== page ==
What we can learn about value from history
- by Bruce E. McKinney
The Maxwell Code prompted this study.
With the sale in hand I compared the auction descriptions of all lots to descriptions of material posted on Abe using author last name, an important term from the title in the keyword field, and a year in the date range. The results are surprising at many levels. It turns out "rare" was somewhat casually used, at least in hindsight for I found 206 examples of 80 of the items. In other words, one third of the items were recently one click away. These are generally some of the less expensive material in the 1944 sale for their average realization was $15.86. However, the Abe listings are not exclusively the inexpensive material. Eleven of the 80 items on Abe today brought $25 or more in the auction in 1944. Their average price in that sale was $56.78. What wasn't on Abe recently is the super-premium material. In fact the most expensive item on Abe is lot 3, Jacques P. Cornut's Canadensivm Plantarvum, printed in Paris in 1635. The price? $5,290. It brought $90 in 1944. Lot 147 was Daniel Drake's "An Inaugural Discourse on Medical Education..." printed in Cincinnati in 1820. It brought $85 in 1944. The copy online is $3,000. Charles Pinckney's "Observations on the Plan of the Government Submitted to the Federal Convention, a 1787 edition, cost $65 in the NYHS sale. An impaired copy today is available for $800. Lot 188 is "A View of the Controversy between Great Britain and her Colonies..." printed in New York by Rivington in 1774. It brought $65 sixty three years ago. The recent price was $2,750.
Today, on Abe for all 80 items and their 206 individual examples, prices on the average, are 27.7 times higher with the more expensive material in 1944 sale carrying higher multiples today. In other words, the very good has done much better while the simply good generally did less well. This said, for this analysis I excluded duplicate copies from the same seller to simplify the math. Five sellers offered 2 copies and in one case 3 of the same item. Their inclusion would influence the outcomes but not my conclusions.
I have also ignored most references to condition. The copies in the New York Historical sale were often rebound and some of the Abe copies are similarly impaired so there are caveats on both sides. In many cases, the copies on Abe are better. The NYHS was selling its duplicates and by implication their second best copies.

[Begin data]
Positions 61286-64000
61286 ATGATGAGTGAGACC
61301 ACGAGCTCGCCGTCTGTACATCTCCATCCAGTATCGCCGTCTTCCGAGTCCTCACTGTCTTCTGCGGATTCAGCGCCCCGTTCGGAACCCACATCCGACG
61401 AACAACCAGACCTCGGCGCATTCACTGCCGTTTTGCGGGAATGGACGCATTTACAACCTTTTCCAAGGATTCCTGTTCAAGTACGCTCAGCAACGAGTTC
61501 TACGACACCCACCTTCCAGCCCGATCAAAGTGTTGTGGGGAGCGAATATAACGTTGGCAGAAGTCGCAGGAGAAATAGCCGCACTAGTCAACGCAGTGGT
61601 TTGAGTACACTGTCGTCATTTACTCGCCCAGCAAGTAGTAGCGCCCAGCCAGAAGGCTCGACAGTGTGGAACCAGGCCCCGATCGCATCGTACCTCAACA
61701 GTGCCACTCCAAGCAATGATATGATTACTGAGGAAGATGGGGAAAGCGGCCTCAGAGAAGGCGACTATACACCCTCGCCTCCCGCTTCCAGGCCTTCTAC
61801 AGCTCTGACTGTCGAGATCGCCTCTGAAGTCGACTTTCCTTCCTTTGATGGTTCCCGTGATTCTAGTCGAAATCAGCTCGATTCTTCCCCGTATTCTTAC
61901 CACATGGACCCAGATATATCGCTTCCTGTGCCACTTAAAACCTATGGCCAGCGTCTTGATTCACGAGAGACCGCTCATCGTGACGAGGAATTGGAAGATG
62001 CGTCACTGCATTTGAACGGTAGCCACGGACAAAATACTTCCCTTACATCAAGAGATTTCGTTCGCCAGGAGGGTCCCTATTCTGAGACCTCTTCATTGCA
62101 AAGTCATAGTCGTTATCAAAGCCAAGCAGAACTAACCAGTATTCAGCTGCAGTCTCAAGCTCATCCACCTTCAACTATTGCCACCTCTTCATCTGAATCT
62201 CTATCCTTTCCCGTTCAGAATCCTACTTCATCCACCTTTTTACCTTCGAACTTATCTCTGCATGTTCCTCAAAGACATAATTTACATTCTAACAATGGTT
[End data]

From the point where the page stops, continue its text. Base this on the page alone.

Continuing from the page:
In the AED we believe the appropriate multiple for converting 1944 prices into current value is 55 times based on analysis of almost 1.7 million records. Why are these Abe multiples so much lower? There seem to be three reasons. Much of the higher value material may have never been listed on Abe or any other site so their examples are unavailable to this analysis. After all, such items rarely appear in the auction rooms so there is no reason to think they regularly appear on line. Second, when such material does appear on Abe I believe it tends to be picked up quickly. I've done this myself. You see it, say "wow" and buy it. Said another way, what we see on Abe is what has not yet sold. It's not the whole story but it's the story we can see.
The third reason is that as listing time increases, the number of copies available increases and their prices eventually come down. You can ask $1,000 on Abe but if after five years other copies have come on line, and no one has expressed interest in yours, you are much more likely to reduce your price than to increase it. At minimum sellers in this predicament become negotiable. Asking prices may remain the same but net outcomes fall. For prices to rise significantly demand needs to increase faster than supply. Today the number of items offered ever increases and demand struggles to stay up.